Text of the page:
[EVENT RECAP] CRSSD Festival
For many years, the San Diego festival scene has been the underdog. With Los Angeles a mere two hours away, native San Diegans have always gotten a secondary experience. Unless you’re attending an LED event, there aren’t a lot of options except making the longer drive to attend events in or around LA. However, this past weekend Fingers CRSSD hosted the inaugural CRSSD Festival and made it clear the San Diego scene is making a comeback.
Fingers CRSSD is a budding event production company that was first launched in February 2013. Taking its lead from My Life Everyday (LED), another local San Diego promoter which has now partnered with Goldenvoice, Fingers CRSSD has been setting up impressive club events all around SD and LA since its inception. Taking advantage of the recent maturation of electronic music, Fingers CRSSD almost single-handedly introduced a whole new sound into downtown San Diego. By booking artists like Nicole Moudaber, Eats Everything, and Kastle and avoiding huge Vegas-friendly names like Diplo and Avicii, Fingers CRSSD set themselves apart from most SoCal promotion companies.
Even though the club scene has improved, the festival scene was still pretty narrow. LED has consistently hosted multi-day arena raves at the Valley View Casino Center (formerly the San Diego Sports Arena) since 2012. Coming about just around the time large scale electronic events were nearly banned in LA, LED took after promoters like Insomniac and booked some of the most mainstream acts available including Tiësto and the “world’s #1 DJ,” Hardwell. While this was a valid attempt that had many LA festival goers driving to San Diego for New Year’s eve, LED’s static approach didn’t quite revitalize the festival scene down there. The people of San Diego needed something new, and fresh, and according to Tyson Zeibarth, curator of CRSSD Fest, that’s exactly what they got.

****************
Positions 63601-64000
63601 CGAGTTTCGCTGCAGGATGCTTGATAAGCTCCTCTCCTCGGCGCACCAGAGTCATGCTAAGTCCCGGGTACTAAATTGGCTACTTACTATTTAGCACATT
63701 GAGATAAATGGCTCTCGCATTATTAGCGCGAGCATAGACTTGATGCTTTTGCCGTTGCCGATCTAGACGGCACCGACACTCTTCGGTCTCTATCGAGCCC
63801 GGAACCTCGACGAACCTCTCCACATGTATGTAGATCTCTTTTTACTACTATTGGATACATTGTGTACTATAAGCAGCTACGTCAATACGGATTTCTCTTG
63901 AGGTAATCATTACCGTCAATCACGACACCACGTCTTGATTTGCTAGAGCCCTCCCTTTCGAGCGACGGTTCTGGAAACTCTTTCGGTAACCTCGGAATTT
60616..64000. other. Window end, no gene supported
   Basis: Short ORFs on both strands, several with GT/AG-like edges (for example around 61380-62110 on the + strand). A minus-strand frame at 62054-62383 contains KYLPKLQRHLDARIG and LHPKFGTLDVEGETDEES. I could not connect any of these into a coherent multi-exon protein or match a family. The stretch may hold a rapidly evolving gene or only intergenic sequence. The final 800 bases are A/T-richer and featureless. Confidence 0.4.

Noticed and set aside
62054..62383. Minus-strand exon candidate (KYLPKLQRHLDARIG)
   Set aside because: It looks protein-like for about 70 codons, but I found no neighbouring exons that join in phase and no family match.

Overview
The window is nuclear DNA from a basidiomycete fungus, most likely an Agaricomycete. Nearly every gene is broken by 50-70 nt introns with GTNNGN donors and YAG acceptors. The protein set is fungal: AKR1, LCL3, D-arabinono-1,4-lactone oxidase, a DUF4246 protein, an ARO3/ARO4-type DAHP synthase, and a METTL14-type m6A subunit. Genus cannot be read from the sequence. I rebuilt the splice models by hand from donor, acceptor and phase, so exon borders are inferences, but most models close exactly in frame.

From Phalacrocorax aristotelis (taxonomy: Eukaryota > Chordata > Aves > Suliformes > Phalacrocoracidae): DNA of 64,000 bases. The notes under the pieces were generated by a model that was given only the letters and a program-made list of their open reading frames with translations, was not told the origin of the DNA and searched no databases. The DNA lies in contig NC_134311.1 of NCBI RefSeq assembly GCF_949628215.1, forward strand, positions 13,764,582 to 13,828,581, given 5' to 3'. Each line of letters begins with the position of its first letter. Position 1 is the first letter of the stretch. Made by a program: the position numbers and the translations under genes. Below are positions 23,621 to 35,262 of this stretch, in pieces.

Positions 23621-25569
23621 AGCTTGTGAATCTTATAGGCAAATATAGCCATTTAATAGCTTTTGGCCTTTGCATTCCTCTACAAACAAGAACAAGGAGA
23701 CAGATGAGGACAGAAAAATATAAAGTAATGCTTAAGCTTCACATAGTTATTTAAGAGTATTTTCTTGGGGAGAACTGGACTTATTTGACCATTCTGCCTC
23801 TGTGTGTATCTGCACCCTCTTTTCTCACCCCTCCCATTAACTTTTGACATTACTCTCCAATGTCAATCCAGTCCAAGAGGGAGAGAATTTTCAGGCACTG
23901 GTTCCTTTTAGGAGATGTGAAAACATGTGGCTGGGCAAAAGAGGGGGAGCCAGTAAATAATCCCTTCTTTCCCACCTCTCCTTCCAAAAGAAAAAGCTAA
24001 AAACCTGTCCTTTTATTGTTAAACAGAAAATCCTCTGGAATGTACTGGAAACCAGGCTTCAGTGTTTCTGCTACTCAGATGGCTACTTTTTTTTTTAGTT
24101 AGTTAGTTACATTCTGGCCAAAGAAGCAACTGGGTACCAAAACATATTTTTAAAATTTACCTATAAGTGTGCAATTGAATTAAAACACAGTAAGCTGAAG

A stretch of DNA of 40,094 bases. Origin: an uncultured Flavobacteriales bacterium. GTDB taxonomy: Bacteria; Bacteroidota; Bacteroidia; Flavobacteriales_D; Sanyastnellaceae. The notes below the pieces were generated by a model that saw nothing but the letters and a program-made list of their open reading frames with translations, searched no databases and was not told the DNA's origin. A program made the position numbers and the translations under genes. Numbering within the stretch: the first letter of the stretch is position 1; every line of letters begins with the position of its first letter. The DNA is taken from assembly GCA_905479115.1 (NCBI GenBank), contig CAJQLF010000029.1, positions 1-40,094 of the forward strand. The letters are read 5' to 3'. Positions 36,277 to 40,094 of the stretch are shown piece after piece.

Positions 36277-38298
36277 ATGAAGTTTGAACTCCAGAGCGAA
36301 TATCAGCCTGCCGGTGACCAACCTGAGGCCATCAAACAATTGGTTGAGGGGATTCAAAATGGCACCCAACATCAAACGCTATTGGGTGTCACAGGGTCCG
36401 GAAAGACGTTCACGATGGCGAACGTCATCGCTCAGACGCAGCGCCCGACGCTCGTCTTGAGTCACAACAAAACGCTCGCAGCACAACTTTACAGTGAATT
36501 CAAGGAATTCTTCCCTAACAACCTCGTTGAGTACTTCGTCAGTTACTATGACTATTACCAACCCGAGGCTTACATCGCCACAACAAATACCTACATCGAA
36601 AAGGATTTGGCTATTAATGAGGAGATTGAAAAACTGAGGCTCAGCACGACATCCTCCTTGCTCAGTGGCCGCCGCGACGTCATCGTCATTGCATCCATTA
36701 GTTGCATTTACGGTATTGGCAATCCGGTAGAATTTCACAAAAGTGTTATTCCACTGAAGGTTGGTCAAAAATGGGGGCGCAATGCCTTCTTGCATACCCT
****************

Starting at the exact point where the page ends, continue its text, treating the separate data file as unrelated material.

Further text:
“We’re doing our best to set a new tone — and to set a tone here that isn’t rave-based. We’re trying to make it known that there are two types of events out there and that electronic music events don’t have to be raves. CRSSD Fest is for grown-up-minded people to enjoy themselves. Electronic music events don’t just mean bangers (intense partyers), people waving glow sticks and women wearing pasties and furry boots. There’s a deeper side to this music that has been lost in this EDM boom of the last three years.” Zeibarth told UT San Diego.